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Re: Call for review of WCAG 2.0 draft

From: Sean B. Palmer <sean@mysterylights.com>
Date: Fri, 16 Feb 2001 14:38:09 -0000
Message-ID: <016401c09826$2f1d4340$0bed93c3@z5n9x1>
To: "William Loughborough" <love26@gorge.net>, <w3c-wai-gl@w3.org>, "Anne Pemberton" <apembert@erols.com>

> You can see the pictures on http://www.enabling.org/zman/Southside.
> They are the still life pictures of the flowers with a fruit bowl.

Yes, this is a tricky one. In fact, pictures 2 and 6 don't look all that
different on my monitor (as you know, I have to set it very dark - low
contrast and brightness). The question you are putting forwards is "What
picture do you like best?". Therfore, for a non-sighted user, I suppose the
question would be "What description do you like best?". As a picture is
worth a thousand words... I'm not sure this can be done. I suppose you
could attach one word definitions such as:-

     1) Dark 2) Subtle 3) Abstract 4) Colorized 5) Grainy 6) Light

And then describe them in more detail later (through a longdesc, or large

I often find myself at a loss to get the "perfect" alt tag for my images,
because really there is no such thing. Everyone likes different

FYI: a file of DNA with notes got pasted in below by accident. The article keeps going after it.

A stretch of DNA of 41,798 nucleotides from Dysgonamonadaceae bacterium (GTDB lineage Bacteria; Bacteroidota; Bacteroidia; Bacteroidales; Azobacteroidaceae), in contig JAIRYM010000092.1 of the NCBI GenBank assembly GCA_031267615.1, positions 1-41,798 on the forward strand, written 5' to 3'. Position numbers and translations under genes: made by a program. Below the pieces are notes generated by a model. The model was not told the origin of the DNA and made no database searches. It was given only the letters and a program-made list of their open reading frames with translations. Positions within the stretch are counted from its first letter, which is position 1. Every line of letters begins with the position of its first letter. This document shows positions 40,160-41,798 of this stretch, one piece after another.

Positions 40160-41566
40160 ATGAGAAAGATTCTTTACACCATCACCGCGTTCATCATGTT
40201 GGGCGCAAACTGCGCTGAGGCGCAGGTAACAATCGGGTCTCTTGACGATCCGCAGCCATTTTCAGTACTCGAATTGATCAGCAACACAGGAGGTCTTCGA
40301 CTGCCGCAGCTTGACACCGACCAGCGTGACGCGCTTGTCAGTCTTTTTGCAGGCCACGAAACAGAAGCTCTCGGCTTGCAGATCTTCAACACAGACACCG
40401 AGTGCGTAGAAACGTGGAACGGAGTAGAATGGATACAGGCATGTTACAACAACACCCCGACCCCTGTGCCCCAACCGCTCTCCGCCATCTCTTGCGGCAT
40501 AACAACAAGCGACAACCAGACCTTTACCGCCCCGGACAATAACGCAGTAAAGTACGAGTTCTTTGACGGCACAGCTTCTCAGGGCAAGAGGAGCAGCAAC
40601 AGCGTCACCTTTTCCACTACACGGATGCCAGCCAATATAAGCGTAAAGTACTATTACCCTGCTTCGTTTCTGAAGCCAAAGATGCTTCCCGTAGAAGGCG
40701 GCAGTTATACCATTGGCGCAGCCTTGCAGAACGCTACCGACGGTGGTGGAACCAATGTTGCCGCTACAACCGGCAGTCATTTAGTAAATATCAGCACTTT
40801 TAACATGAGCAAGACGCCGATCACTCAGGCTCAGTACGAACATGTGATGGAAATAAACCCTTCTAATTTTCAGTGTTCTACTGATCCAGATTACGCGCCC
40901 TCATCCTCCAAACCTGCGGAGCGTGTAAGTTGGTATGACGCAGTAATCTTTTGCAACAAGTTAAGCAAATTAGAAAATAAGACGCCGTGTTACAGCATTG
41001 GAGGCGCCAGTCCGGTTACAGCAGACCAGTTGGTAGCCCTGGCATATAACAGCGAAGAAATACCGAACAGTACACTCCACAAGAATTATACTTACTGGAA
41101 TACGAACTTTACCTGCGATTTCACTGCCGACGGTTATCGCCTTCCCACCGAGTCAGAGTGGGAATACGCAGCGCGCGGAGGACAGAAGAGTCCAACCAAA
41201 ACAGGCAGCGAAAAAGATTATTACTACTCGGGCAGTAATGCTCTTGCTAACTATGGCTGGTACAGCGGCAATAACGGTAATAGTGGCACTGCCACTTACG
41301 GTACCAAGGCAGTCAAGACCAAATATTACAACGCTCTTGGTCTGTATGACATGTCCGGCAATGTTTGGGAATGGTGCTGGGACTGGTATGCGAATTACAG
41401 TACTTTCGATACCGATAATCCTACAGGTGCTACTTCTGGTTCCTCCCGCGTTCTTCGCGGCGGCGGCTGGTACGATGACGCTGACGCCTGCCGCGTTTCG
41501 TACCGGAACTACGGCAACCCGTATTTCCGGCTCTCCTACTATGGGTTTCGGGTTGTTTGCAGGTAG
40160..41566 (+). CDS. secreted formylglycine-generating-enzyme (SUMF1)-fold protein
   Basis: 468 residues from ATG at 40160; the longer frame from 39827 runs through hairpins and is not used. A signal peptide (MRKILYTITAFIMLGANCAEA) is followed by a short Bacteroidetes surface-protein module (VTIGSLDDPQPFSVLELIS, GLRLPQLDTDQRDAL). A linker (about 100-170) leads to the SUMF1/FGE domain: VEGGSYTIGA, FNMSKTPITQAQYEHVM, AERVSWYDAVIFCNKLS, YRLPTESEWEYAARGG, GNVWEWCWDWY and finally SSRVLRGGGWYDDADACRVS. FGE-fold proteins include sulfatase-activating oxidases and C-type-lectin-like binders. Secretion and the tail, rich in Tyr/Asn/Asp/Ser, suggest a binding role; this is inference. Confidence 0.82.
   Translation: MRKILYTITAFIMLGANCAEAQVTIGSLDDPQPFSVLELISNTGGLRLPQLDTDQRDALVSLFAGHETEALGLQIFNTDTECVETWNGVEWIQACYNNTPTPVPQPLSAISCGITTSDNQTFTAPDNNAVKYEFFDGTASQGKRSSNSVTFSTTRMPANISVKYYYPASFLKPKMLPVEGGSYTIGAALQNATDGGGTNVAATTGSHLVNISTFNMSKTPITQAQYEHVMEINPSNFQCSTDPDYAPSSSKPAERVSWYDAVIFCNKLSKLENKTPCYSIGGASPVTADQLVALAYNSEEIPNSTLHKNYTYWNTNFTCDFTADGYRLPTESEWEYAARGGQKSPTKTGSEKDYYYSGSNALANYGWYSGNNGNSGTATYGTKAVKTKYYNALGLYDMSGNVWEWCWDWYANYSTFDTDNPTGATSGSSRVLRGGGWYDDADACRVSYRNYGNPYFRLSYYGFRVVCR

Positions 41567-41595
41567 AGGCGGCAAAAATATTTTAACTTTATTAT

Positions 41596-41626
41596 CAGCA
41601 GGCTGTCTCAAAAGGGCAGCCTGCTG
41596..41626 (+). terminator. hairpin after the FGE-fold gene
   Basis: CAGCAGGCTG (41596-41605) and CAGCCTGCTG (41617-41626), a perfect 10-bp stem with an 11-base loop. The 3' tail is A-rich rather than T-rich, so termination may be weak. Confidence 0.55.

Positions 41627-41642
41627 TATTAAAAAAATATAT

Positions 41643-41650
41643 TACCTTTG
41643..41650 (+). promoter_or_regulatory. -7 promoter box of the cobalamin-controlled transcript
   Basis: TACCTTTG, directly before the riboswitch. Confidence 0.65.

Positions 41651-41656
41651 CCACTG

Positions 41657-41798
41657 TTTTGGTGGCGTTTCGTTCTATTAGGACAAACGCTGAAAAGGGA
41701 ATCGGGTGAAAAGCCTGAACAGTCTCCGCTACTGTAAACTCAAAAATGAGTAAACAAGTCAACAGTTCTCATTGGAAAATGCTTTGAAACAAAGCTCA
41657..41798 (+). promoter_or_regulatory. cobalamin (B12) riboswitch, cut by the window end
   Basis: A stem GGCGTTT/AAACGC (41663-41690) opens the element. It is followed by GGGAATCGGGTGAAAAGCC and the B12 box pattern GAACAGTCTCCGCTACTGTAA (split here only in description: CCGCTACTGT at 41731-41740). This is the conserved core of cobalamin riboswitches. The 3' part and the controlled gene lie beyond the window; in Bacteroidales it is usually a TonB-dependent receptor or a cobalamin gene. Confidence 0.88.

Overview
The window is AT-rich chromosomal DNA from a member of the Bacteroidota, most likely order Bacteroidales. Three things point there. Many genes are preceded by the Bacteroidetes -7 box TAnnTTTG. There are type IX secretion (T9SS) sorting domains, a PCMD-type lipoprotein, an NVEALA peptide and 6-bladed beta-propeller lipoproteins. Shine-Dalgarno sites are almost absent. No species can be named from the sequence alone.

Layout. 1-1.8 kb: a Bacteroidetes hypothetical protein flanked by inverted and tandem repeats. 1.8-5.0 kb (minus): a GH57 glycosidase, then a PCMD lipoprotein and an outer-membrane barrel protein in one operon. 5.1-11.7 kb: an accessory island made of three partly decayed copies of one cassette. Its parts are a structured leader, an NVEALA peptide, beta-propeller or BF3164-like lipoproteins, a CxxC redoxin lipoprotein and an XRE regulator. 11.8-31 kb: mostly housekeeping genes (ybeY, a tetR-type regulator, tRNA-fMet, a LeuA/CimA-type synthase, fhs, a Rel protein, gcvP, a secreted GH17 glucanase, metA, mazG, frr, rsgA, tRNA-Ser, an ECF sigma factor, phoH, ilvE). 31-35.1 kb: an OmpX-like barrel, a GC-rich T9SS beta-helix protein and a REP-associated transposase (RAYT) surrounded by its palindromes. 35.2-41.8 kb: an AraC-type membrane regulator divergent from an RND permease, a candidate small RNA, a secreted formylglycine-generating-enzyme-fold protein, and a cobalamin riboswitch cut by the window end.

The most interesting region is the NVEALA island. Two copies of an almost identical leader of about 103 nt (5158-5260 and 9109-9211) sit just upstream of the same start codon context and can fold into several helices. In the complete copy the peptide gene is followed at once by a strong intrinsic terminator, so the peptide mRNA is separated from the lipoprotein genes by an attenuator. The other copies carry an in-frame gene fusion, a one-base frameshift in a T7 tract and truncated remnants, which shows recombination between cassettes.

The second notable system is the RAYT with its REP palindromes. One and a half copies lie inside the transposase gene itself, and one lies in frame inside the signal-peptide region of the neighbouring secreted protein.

alternatives, so I suppose really it is up to what the author would like
there. The author chooses the picture, the author chooses the alt. You have
to ask yourself "if I couldn't see the images, what would I like there?".
For example, on one of my sites, it uses a pretty introduction image. The
images itself doesn't carry much semantic information, other than "welcome
to this site!", so that's what I used as the alt tag. Someone using Lynx or
whatever wouldn't even know the picture was there. It's not a perfect
sysnonym for the *meaning* of the image, but it is a synonym for the
*purpose*. I think that's what an alt is all about.

Kindest Regards,
Sean B. Palmer
@prefix : <http://webns.net/roughterms/> .
[ :name "Sean B. Palmer" ] :hasHomepage <http://infomesh.net/sbp/> .
Received on Friday, 16 February 2001 09:38:17 UTC

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